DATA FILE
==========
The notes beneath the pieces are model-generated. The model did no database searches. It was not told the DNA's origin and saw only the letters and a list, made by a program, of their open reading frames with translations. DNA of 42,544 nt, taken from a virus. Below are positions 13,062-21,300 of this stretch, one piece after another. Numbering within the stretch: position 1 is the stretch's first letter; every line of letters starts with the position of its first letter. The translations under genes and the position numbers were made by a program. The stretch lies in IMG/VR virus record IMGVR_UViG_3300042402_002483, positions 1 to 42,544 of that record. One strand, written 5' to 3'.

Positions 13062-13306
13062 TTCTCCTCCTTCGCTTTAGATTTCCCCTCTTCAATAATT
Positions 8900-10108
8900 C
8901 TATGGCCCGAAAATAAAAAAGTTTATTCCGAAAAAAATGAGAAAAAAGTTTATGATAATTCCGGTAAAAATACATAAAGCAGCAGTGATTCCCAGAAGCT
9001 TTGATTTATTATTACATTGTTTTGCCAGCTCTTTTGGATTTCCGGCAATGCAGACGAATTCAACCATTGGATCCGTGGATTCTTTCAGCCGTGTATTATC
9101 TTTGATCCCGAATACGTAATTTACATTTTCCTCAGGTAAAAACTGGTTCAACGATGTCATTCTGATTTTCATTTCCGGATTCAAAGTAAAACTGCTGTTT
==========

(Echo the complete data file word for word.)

The notes beneath the pieces are model-generated. The model did no database searches. It was not told the DNA's origin and saw only the letters and a list, made by a program, of their open reading frames with translations. DNA of 42,544 nt, taken from a virus. Below are positions 13,062-21,300 of this stretch, one piece after another. Numbering within the stretch: position 1 is the stretch's first letter; every line of letters starts with the position of its first letter. The translations under genes and the position numbers were made by a program. The stretch lies in IMG/VR virus record IMGVR_UViG_3300042402_002483, positions 1 to 42,544 of that record. One strand, written 5' to 3'.

Positions 13062-13306
13062 TTCTCCTCCTTCGCTTTAGATTTCCCCTCTTCAATAATT
Positions 8900-10108
8900 C
8901 TATGGCCCGAAAATAAAAAAGTTTATTCCGAAAAAAATGAGAAAAAAGTTTATGATAATTCCGGTAAAAATACATAAAGCAGCAGTGATTCCCAGAAGCT
9001 TTGATTTATTATTACATTGTTTTGCCAGCTCTTTTGGATTTCCGGCAATGCAGACGAATTCAACCATTGGATCCGTGGATTCTTTCAGCCGTGTATTATC
9101 TTTGATCCCGAATACGTAATTTACATTTTCCTCAGGTAAAAACTGGTTCAACGATGTCATTCTGATTTTCATTTCCGGATTCAAAGTAAAACTGCTGTTT